The Regency period saw a shift in fashion that was largely determined by George. After political opponents put a tax on wig powder, he abandoned wearing a powdered wig in favour of natural hair. [81] He wore darker colours than had been previously fashionable as they helped to disguise his size, favoured pantaloons and trousers over knee breeches because they were looser, and popularised a high collar with neck cloth because it hid his double chin. [82] His visit to Scotland in 1822 led to the revival, if not the creation, of Scottish tartan dress as it is known today. [83]

During the political crisis caused by Catholic emancipation, the Duke of Wellington said that George was "the worst man he ever fell in with his whole life, the most selfish, the most false, the most ill-natured, the most entirely without one redeeming quality", [84] but his eulogy delivered in the House of Lords called George "the most accomplished man of his age" and praised his knowledge and talent. [85] Wellington's true feelings probably lie somewhere between these two extremes; as he said later, George was "a magnificent patron of the arts ... the most extraordinary compound of talent, wit, buffoonery, obstinacy, and good feeling—in short a medley of the most opposite qualities, with a great preponderance of good—that I ever saw in any character in my life." [85]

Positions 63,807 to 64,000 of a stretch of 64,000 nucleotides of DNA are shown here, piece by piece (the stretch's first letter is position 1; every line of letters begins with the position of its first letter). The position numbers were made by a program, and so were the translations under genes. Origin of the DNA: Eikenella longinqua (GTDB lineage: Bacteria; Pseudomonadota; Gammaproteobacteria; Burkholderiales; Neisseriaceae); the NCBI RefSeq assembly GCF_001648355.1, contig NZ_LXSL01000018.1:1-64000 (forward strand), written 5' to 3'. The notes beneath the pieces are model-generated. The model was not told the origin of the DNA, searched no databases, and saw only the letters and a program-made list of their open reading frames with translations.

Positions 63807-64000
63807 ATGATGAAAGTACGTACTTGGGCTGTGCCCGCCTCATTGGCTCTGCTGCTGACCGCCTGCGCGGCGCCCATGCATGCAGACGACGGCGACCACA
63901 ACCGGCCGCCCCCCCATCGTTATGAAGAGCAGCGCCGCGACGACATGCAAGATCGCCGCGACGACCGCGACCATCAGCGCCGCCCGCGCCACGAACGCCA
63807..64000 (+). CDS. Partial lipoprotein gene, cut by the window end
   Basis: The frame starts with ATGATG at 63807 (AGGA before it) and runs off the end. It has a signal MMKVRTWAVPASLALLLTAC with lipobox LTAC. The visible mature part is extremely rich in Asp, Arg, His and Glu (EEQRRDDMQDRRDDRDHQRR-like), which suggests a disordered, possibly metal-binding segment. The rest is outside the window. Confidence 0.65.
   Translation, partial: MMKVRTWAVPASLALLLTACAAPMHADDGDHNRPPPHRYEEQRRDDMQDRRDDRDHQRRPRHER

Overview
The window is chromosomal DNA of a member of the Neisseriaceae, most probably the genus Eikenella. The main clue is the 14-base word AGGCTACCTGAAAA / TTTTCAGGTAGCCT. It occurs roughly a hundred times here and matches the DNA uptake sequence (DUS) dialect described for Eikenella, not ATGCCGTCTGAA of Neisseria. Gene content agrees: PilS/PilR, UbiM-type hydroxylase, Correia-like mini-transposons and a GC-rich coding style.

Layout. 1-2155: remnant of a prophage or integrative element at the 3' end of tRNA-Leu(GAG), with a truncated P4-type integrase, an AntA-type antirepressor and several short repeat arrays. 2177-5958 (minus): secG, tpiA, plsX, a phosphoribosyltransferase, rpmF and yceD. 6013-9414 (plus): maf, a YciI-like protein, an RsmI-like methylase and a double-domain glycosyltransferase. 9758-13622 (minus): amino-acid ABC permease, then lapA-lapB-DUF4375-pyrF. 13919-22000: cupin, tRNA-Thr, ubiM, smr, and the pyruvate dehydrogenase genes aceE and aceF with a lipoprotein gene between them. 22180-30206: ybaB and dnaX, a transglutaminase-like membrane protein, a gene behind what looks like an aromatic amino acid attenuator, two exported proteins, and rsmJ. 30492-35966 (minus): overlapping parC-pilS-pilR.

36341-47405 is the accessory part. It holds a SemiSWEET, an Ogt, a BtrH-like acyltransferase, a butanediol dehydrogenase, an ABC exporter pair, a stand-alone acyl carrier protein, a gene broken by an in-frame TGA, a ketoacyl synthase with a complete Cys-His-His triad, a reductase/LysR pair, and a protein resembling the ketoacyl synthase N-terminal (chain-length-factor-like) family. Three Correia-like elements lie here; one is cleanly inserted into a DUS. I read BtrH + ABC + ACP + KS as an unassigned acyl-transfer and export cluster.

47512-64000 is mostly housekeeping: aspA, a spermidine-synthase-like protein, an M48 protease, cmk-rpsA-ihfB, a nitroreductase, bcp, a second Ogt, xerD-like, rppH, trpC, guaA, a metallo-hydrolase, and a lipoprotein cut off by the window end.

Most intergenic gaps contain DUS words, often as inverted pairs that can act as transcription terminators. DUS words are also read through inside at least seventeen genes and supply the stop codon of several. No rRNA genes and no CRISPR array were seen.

Statue of George IV in Trafalgar Square, London Statue of King George IV in Trafalgar Square, London (cropped).jpg
Statue of George IV in Trafalgar Square, London

There are many statues of George IV, a large number of which were erected during his reign. In the United Kingdom, they include a bronze statue of him on horseback by Sir Francis Chantrey in Trafalgar Square. [86]

In Edinburgh, "George IV Bridge" is a main street linking the Old Town High Street to the north over the ravine of the Cowgate, designed by the architect Thomas Hamilton in 1829 and completed in 1835. King's Cross, now a major transport hub sitting on the border of Camden and Islington in north London, takes its name from a short-lived monument erected to George IV in the early 1830s. [87] A square and a neighbouring park in St Luke's, Islington, are also named after George IV. [88]

Titles, styles, honours, and arms

An unflattering 1819 caricature by George Cruikshank, illustrating "The Political House that Jack Built" by William Hone 1819 Prince Regent G Cruikshank caricature.png